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The zest of youth lifts Bangladesh to new heights

Even now this doesn't seem real. For two days there has been just one team in this Test match. Bangladesh have done everything asked of them and more to manoeuvre themselves into a winning position

Rabeed Imam

Michael Clarke is castled as Bangladesh tighten their grip on the first Test © Getty Images
Even now this doesn't seem real. For two days there has been just one team in this Test match. Bangladesh have done everything asked of them and more to manoeuvre themselves into a winning position. "Sacrilege!" you would have screamed at the idea before the start, now that possibility is within reach. This is a dream indeed.
Nervous whispers of disbelief could be heard all day long at the press box at Fatullah on day one. On the second day, the mood was of conviction. "We are gonna take this game. This pitch will be unplayable for the side batting last," said one journalist and the next second a roar of ecstasy encircled the Fatullah arena. Enamul Haque jr had let rip a vicious turner that was too good for Shane Warne. Six down, four to go. Some people had started the debate at one corner whether Bangladesh should bat again or enforce the follow-on! The verdict was emphatically in favour of the follow-on. "That would shatter their spirit," was the explanation. Hang on a second, are we really talking about the Australians?
At the other end the visiting Australian media were seated, perhaps trying to figure out what the hell was going on but at the same time taking the Bangla battering and the Dhaka experience in their stride. A wonderful bunch, performing their duty professionally and without any fuss and at the same time being appreciative of the Bangladeshi progress and not trying to find excuses for their world champion team. The animated and at times noisy discussions among their Bangladeshi counterparts are also treated with amusement and not annoyance.
Afterwards, it was Stuart MacGill's duty to front up to the collective media. "When I played against Bangladesh last in Australia, they were there for about six weeks and the improvements that I saw from the beginning of the tour till the end of the Test matches were so great that I felt that if they continued to improve at that rate, they would become a very, very good Test team. And unfortunately they have appeared to improve at the same rate to the point where we are finding it very difficult in this game to keep up," he said at a crowded press conference to a ripple of laughter. He could not, however, have been more precise. His career-best figures (8 for 108) are under threat of going unnoticed thanks to all the amazing things going on in this Test.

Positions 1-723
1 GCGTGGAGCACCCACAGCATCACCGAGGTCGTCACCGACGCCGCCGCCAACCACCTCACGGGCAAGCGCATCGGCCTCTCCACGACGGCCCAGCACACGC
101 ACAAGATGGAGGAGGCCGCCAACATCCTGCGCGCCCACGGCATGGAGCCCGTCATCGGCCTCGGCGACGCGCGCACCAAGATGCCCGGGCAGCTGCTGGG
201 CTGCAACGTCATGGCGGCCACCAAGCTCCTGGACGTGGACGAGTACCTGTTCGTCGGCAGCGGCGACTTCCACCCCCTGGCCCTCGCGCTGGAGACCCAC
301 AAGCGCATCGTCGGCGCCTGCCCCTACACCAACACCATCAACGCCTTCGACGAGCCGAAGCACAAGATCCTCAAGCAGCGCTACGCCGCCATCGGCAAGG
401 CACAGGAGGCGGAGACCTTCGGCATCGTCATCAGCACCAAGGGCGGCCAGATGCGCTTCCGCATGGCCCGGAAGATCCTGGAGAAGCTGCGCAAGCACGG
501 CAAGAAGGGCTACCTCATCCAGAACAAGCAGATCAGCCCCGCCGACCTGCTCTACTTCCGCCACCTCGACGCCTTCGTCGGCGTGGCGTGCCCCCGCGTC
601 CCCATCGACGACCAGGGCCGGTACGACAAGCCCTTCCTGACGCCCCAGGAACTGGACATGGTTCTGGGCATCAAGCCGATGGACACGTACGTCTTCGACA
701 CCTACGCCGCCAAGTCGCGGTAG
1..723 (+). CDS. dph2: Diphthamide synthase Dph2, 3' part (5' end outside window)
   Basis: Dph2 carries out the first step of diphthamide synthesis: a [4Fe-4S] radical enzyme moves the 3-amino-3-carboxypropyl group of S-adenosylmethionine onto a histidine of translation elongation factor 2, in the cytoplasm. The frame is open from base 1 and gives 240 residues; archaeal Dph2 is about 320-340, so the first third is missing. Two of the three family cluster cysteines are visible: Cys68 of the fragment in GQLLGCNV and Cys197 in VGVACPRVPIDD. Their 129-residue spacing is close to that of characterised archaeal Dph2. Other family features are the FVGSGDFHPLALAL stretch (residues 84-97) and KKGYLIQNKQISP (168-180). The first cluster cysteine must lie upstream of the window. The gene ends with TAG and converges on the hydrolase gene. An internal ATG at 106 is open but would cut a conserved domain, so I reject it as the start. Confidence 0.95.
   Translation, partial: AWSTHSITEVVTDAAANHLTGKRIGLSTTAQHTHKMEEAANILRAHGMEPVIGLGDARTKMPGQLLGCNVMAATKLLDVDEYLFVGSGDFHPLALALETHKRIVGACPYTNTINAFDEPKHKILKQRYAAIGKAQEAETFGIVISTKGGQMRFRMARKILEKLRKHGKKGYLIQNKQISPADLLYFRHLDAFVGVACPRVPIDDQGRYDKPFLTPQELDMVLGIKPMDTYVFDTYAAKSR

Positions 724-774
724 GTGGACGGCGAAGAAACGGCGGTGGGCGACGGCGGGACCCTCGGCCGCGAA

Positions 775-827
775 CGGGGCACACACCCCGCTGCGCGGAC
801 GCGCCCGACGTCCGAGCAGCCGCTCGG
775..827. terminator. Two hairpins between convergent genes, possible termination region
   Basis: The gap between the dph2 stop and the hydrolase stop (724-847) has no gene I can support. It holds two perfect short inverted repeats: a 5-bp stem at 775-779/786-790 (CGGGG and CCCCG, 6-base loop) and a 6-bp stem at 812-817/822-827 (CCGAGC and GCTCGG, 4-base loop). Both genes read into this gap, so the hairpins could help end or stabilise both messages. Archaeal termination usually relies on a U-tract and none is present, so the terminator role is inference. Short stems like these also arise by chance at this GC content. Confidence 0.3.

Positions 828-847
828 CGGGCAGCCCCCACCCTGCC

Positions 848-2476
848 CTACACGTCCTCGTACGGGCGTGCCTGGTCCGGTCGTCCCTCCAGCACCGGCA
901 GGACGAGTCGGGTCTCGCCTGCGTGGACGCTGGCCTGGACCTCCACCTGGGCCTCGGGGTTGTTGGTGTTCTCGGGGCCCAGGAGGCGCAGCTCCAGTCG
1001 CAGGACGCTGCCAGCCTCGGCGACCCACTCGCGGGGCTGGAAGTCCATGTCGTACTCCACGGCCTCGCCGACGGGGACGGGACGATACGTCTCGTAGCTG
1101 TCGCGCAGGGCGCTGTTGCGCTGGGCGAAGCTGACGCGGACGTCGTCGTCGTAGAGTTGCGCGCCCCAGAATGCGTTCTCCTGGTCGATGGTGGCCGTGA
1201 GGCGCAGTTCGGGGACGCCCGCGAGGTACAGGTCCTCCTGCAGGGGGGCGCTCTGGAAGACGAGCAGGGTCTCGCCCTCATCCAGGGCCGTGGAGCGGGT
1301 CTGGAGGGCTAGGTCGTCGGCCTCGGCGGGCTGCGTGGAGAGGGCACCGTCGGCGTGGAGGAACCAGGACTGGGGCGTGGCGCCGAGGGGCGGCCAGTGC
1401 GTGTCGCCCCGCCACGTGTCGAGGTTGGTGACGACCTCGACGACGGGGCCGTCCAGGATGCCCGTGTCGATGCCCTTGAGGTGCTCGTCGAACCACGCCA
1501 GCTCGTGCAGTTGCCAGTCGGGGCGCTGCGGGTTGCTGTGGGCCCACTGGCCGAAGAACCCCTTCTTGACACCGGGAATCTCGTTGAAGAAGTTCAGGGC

The scoreboard says it all as Australia's collapse continues © Getty Images
The two days at Fatullah have been Bangladesh's biggest statement of credibility in world cricket. Now surely there won't be any nagging complaints from the perennial Bangladesh bashers. This team can play, maybe better than a lot of other international sides who face Australia in a Test. The proof is there for all to see. Sunil Gavaskar is here, Wasim Akram is here, Jeff Thomson, Ravi Shastri are here and they will relay the message to the rest of the world: don't ever underestimate the Tigers again, because they are fast learning the art of biting back. India in 2004, Australia in 2005, Sri Lanka in 2006. This can't be mere coincidence.
There has been an Aussie style implementation and ruthlessness from the Bangladesh side in this Test so far, which is only to be expected. The twentysomethings like Aftab Ahmed, Shahriar Nafees, Shahadat Hossain and Enamul represent the fearless generation who have benefited from the Australian training model so fervently followed by their coaching staff. When these youngsters gain maturity there will be a Bangladeshi model in place which will be equally effective. There is also a healthy competition and camaraderie in the present side which gives the captain the confidence to speak his mind.
"Nothing is impossible for our team. I feel good about this side. You'll see that we will do something really good against Australia," Habibul Bashar had said before the series started. Bashar, never the quickest mover in the field, now takes stunning catches diving backwards. These are the results of extra work besides regular training, as he understands the need to be one of the gang. This team's fielding has gone to a different level in recent months, and the seniors don't want to be left out. Mohammad Rafique, 36 years and ageing but still going about with the spring of a man ten years younger, admitted candidly: "The youth in the team are my inspiration. They are the reason why I train so hard." Khaled Mashud, the wicketkeeper, enters the training ground before anyone and is the last to leave. Mashud has been ever-present since Bangladesh's debut - his heir has a legacy to uphold, whoever he may be.
"They are enjoying the situation out there and if they continue to enjoy it for the next few days, that would bring success," said Dav Whatmore, the Tigers coach, when asked whether the players were feeling any pressure with Australia in such a corner. The sponsors for the series have brought in a tiger and a kangaroo puppet to mock around the ground and give enjoyment to the fans. In the real world a kangaroo is no match for the Royal Bengal Tiger. For the past 48 hours, Whatmore's Tigers have maintained that balance of nature.

Rabeed Imam is editor of